Logitech, which bought video conferencing vendor Lifesize Communications in 2009 at a time when companies were looking to the technology as a way of saving money, is spinning out the business, though it will keep a hand in it.
Logitech officials in late December announced that Lifesize was being spun out and had raised $17.5 million from several new investors—Redpoint Ventures, Sutter Hill Ventures and Meritech Capital Partners. Logitech will retain a 37.5 percent share in the company, which will run as a private entity. It will now be known as Lifesize Inc.
There were few details about Lifesize’s future plans coming from officials of either Lifesize or Logitech, though Lifesize CEO Craig Malloy said the company has “big plans moving forward” that officials will share in the coming weeks.
“We’re committed to delivering the most dynamic cloud-based video collaboration and meeting platform to the market, and to accelerating our exceptional growth into 2016 and beyond,” Malloy wrote in a brief post on the company blog, adding that spinning out the company “is the culmination of many months of hard work.”
In a statement, Logitech officials said the move will enable Logitech to continue its efforts to become a simpler and more nimble company and to focus more on its retail business. In addition, it will allow Lifesize to grow faster as a cloud-based provider of video conferencing services, and that the company will benefit from the experience in the video conferencing space of the three new investors.
The relationship between Logitech and Lifesize over the years has been an uncomfortable one at times. When Logitech bought the company in 2009, the deal came as the world was dealing with the crushing recession and companies were looking for ways to increase employee productivity while driving down costs, both of which video conferencing can address.
However, Lifesize was in a market that included such established vendors as Cisco Systems and Polycom, and in 2013 Logitech officials said they were considering selling the business, which at the time was seeing sales drop as competition increased and the video conferencing space continued its transition away from room-based equipment to cloud- and software-based offerings.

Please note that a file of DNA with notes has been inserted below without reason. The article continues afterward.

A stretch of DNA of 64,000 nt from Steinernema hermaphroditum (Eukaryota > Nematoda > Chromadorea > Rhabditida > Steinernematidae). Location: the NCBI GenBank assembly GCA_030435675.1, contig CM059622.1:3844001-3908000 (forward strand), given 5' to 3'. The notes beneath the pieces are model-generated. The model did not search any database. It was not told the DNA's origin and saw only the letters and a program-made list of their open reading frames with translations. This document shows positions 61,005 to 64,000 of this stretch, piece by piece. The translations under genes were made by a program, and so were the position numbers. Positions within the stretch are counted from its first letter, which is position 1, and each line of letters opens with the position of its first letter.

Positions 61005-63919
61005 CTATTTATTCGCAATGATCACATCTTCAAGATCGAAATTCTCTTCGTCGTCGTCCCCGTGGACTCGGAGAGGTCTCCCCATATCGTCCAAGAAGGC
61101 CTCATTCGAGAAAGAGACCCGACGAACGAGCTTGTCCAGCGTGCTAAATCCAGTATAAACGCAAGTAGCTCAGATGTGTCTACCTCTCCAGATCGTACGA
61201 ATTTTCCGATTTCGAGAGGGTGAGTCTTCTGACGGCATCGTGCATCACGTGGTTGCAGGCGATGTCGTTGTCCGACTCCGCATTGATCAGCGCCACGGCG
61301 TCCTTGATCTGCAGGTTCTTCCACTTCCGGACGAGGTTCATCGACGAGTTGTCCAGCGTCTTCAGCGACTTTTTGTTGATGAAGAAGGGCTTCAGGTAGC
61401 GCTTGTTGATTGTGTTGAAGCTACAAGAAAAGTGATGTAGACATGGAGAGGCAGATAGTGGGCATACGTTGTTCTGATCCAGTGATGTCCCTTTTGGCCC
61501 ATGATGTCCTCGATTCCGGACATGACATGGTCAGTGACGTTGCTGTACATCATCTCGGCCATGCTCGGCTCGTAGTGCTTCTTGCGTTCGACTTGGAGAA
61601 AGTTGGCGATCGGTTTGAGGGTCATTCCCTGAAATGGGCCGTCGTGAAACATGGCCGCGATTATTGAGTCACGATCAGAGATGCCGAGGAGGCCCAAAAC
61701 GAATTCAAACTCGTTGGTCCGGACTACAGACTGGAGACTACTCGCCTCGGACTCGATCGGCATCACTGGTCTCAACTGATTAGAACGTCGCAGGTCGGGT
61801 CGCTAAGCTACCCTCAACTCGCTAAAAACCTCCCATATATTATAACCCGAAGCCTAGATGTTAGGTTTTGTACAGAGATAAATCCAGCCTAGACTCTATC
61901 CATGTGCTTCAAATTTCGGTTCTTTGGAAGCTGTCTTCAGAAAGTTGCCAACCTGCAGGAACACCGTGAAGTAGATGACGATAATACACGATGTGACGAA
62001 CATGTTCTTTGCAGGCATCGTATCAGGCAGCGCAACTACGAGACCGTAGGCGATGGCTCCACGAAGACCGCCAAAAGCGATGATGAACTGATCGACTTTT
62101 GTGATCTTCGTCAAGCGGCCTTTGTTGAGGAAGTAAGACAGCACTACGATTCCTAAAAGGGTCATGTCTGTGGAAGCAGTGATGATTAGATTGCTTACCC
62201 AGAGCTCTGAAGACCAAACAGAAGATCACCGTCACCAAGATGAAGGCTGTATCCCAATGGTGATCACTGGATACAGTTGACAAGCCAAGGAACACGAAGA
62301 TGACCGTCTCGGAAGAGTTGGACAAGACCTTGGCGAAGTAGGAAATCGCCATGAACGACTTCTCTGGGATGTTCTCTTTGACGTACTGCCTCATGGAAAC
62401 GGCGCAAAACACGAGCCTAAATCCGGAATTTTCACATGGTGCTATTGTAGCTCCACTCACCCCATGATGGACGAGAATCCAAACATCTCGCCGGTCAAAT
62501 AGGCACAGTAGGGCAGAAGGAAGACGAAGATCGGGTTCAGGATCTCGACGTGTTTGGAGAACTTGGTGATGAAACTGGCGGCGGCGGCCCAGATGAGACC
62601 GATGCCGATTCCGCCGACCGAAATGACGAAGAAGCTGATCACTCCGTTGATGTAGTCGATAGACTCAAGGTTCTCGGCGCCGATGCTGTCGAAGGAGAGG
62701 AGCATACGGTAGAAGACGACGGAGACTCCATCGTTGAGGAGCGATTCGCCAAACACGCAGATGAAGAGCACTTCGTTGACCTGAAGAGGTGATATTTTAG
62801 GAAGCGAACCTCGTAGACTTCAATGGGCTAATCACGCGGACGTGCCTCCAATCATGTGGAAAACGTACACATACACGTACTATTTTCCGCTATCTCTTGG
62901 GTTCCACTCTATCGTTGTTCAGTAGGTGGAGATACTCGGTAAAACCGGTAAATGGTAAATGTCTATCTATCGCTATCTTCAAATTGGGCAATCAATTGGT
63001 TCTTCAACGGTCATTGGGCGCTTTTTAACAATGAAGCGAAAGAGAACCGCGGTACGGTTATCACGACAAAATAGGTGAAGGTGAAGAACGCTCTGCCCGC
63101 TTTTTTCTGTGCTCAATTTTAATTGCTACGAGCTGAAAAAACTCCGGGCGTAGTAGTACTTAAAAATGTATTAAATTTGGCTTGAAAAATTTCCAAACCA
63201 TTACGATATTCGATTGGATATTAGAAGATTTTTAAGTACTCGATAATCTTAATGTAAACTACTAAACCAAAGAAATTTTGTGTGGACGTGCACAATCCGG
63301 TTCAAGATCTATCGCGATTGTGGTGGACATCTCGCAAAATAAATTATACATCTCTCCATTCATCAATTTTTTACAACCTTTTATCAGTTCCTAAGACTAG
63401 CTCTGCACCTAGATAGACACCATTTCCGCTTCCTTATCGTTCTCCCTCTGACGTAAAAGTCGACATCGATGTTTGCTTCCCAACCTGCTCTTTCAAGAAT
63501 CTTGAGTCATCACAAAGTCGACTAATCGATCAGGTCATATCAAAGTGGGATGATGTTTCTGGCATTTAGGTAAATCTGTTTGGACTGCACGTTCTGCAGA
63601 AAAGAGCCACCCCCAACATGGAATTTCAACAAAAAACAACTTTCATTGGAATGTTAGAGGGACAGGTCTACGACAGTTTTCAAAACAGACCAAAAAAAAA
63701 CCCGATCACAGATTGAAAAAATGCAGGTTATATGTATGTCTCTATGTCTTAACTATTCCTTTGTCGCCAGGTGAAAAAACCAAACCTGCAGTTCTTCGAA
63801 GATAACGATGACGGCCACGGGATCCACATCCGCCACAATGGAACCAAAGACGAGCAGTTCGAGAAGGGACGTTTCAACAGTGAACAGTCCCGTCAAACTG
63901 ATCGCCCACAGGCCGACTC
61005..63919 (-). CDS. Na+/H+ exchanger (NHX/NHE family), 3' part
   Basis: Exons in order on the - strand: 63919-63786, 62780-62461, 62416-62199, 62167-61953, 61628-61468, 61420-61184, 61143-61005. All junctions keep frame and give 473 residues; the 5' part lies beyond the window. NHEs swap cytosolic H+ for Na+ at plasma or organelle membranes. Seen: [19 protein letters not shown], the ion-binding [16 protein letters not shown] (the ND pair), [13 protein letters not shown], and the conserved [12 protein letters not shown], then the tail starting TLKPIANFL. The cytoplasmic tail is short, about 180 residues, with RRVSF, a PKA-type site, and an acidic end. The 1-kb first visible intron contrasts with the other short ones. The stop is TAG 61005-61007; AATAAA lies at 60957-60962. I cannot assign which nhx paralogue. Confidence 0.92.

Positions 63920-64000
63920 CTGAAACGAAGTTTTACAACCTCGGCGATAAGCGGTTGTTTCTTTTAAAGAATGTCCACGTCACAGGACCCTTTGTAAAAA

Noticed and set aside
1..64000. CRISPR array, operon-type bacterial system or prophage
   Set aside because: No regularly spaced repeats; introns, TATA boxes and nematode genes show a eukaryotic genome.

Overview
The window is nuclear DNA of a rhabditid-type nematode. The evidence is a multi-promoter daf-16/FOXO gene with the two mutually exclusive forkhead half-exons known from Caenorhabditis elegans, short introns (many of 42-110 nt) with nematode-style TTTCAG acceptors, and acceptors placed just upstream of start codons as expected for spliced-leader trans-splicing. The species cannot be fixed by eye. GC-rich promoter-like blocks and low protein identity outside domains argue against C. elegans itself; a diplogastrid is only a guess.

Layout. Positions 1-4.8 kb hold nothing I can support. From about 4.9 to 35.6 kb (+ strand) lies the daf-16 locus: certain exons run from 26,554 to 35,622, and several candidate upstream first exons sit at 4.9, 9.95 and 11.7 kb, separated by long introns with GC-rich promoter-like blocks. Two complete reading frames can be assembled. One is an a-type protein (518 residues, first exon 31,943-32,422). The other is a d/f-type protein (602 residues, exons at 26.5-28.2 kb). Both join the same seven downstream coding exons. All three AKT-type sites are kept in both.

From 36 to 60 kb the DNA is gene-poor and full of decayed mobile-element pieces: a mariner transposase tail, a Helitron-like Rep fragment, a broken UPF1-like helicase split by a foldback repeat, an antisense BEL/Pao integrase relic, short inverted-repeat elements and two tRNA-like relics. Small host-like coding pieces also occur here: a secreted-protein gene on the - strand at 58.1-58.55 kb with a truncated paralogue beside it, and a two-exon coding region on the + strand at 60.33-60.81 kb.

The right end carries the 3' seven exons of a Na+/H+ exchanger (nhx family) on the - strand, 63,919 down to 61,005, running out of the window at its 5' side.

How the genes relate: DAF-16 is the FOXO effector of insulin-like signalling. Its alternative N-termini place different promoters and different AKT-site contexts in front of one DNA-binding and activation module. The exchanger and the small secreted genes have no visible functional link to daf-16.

A year later, Malloy—who founded Lifesize in 2003 but had left in 2012 to pursue other opportunities—returned to the company and has since overseen an aggressive push into the cloud. In May 2014, three months after Malloy returned to the company, Lifesize launched Lifesize Cloud, a software-as-a-service (SaaS) offering the CEO said will deliver business-class video collaboration to organizations that is scalable, easy to use and affordable. Since then, the company has expanded on its vision to enable users to participate in conferences from wherever they are and on any device they choose, including notebooks, smartphones and tablets.
“For the very first time, we are enabling any company of any size to completely and cost-efficiently supply their entire staff with video conferencing,” Malloy told eWEEK at the time.
Lifesize’s embrace of the cloud addresses the growing demand from businesses trying to manage such trends as increasing workforce mobility, bring-your-own-device (BYOD) and social software. Lifesize is not alone in the effort: Cisco, Polycom, Avaya and other established players also are broadening their cloud portfolios, and a growing number of smaller vendors—such as Vidyo and Blue Jeans Network—also are gaining traction with cloud-only offerings.
Last month, analysts with IHS Infonetics said businesses are continuing to embrace video communications technologies and that the trend continues to be away from in-house infrastructure to cloud-delivery models. They said they expect revenue of cloud video conferencing services to hit $281 million in 2015, a 25 percent jump over the previous year.
Logitech also sells its own video conferencing equipment, though officials last year noted that the company’s products complement Lifesize’s cloud efforts.